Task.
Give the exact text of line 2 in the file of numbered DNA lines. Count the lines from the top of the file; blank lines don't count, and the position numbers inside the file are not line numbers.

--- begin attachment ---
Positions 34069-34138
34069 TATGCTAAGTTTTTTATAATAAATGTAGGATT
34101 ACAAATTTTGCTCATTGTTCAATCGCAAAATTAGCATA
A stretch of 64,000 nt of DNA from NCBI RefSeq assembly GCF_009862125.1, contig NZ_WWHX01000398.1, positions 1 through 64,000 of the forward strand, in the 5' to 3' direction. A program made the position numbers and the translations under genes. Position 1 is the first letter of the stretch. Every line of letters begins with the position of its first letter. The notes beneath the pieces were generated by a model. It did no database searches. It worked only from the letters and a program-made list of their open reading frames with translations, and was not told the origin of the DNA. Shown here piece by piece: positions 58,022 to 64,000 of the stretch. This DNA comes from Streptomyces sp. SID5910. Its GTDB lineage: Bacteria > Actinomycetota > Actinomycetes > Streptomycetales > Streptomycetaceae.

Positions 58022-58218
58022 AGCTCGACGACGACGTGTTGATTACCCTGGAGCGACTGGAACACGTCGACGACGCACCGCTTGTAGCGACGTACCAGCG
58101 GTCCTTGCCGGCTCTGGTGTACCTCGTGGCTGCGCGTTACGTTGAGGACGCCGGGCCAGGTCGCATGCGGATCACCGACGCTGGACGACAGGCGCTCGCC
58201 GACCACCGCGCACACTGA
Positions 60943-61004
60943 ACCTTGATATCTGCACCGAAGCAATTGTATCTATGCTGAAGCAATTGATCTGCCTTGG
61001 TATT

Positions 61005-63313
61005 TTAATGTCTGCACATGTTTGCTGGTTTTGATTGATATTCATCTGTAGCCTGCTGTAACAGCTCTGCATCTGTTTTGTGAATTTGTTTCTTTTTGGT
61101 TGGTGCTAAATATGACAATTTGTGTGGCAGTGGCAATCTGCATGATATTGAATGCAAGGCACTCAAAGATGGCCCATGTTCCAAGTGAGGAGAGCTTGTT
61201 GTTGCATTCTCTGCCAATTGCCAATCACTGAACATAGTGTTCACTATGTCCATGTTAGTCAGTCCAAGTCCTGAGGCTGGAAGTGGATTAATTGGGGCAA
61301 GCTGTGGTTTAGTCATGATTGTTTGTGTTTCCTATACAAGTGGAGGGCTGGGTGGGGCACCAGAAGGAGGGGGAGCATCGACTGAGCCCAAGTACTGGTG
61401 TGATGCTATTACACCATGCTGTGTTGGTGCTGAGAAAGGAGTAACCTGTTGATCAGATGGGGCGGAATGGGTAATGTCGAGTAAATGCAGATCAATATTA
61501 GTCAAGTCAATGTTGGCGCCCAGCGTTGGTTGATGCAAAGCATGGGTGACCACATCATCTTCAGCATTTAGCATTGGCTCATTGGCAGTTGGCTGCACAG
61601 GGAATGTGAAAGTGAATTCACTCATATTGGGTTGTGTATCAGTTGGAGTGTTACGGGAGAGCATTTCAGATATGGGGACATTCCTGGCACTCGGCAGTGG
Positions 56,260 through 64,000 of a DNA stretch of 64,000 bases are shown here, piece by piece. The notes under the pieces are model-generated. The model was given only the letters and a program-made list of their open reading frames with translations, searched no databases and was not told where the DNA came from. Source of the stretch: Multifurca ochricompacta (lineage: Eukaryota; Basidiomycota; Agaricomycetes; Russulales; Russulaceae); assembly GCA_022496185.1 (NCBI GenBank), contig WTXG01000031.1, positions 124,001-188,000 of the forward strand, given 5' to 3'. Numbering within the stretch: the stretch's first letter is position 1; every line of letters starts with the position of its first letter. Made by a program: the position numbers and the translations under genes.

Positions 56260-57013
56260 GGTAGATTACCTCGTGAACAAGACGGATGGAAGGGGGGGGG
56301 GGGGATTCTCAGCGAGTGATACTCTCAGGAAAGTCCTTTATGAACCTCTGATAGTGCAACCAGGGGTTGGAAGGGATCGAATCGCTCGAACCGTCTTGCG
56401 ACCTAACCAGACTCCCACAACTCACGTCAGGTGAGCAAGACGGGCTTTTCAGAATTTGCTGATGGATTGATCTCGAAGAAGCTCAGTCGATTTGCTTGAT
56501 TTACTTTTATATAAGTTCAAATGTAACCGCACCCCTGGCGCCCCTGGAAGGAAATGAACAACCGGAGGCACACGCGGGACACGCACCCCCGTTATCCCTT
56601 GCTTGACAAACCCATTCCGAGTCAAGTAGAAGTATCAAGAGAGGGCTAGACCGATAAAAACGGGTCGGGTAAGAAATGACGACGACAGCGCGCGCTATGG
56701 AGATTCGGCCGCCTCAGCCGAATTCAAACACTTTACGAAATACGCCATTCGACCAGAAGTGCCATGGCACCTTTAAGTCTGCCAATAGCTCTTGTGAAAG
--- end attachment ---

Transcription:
34069 TATGCTAAGTTTTTTATAATAAATGTAGGATT